MaryBeth Perrin
Updated Mar 01, 2014 @ 7:32 am

Inspired by and drawn from just a fragment of the dynamic people in my life “Getting to Know A…” is my way of introducing you to a variety of professionals who are excelling in their various fields. Some follow a traditional path after finding their inspiration in unexpected places. Others carved out their own non-traditional careers. What they have in common is they are all incredibly passionate about what they do. My hope is something in these inspires you, the readers, as well.

Since the subjects of these pieces live far and wide, I had initially sent each of them a personalized questionnaire with the intention of drafting them into articles. Their answers were just so dang good there was no way I wanted to change them. I decided, with permission to leave them as is.

Tell me first what you do – the title and what you actually do. My official title is junior fellow of mathematics at Harvard University, though starting this fall I will be an Assistant Professor at the University of Toronto. What I actually do is divided broadly into 2 categories: teaching and research.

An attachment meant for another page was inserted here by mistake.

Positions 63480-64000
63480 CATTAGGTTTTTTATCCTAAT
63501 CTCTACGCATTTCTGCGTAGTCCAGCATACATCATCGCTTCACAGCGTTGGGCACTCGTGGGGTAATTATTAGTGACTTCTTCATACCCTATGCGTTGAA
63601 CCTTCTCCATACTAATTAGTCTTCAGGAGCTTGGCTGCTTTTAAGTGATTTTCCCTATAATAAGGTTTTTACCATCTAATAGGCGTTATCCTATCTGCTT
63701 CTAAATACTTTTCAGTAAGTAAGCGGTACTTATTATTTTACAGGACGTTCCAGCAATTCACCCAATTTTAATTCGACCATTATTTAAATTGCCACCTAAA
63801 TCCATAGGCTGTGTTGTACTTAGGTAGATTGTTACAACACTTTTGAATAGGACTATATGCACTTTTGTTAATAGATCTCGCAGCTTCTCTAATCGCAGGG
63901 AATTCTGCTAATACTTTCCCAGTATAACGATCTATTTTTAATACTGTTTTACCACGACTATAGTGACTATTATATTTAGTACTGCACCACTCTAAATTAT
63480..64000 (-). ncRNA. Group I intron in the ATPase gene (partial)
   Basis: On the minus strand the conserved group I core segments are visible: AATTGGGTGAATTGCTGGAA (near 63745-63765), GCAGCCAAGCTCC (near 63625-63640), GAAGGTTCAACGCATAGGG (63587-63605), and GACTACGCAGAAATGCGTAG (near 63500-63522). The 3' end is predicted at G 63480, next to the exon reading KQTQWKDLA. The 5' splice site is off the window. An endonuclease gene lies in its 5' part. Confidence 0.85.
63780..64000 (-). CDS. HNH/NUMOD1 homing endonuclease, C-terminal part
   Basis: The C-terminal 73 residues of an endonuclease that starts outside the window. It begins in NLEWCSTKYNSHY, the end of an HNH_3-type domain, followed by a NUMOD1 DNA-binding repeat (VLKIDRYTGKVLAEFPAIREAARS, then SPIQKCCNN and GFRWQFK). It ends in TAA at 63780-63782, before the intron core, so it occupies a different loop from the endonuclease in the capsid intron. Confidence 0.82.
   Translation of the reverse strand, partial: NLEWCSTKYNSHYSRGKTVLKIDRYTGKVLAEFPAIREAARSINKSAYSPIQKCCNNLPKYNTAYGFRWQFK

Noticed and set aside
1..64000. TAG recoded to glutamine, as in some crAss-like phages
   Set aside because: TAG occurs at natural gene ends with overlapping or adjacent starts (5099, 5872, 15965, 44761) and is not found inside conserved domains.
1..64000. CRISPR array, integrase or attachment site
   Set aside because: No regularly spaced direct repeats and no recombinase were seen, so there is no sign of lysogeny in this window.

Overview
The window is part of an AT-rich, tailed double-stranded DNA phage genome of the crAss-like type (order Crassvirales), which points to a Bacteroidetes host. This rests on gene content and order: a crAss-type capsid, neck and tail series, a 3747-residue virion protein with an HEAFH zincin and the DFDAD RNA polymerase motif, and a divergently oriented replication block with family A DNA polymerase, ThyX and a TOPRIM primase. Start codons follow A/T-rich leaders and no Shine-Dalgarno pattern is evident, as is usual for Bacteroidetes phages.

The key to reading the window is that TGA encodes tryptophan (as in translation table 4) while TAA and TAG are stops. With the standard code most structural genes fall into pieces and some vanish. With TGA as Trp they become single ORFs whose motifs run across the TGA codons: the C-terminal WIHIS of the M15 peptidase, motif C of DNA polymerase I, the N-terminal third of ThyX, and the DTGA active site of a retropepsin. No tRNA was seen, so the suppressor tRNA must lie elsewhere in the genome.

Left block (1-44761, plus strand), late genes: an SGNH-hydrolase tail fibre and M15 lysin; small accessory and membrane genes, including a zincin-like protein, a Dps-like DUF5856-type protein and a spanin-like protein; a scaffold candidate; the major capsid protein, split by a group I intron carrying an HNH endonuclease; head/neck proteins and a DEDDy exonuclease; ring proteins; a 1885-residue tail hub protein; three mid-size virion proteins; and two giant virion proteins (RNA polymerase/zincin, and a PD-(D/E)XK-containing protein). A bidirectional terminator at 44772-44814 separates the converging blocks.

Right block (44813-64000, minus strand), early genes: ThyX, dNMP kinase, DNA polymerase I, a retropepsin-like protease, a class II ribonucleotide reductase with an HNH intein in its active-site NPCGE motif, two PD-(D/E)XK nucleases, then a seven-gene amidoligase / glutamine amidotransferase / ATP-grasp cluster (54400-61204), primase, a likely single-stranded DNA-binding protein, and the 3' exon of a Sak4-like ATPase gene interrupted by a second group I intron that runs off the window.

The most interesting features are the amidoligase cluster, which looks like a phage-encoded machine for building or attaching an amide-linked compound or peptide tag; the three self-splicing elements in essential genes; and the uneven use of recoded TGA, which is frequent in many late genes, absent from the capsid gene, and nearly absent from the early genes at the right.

The amount of teaching a Mathematician does varies somewhat depending on where they are, how much they want to teach, and the nature of their position. I personally teach 3 half-semester courses a year starting this fall. I get a lot of choice in what I teach, and once I get assigned a course I have to spend time preparing the material itself, and then ~3 hours a week lecturing. The amount of prep time for a course can be as little as 15 minutes a lecture for subjects I’m very familiar with (these include linear algebra and calculus, that most people take some form of in college) or as much as 6-8 hours a lecture, if the material is new and challenging to present.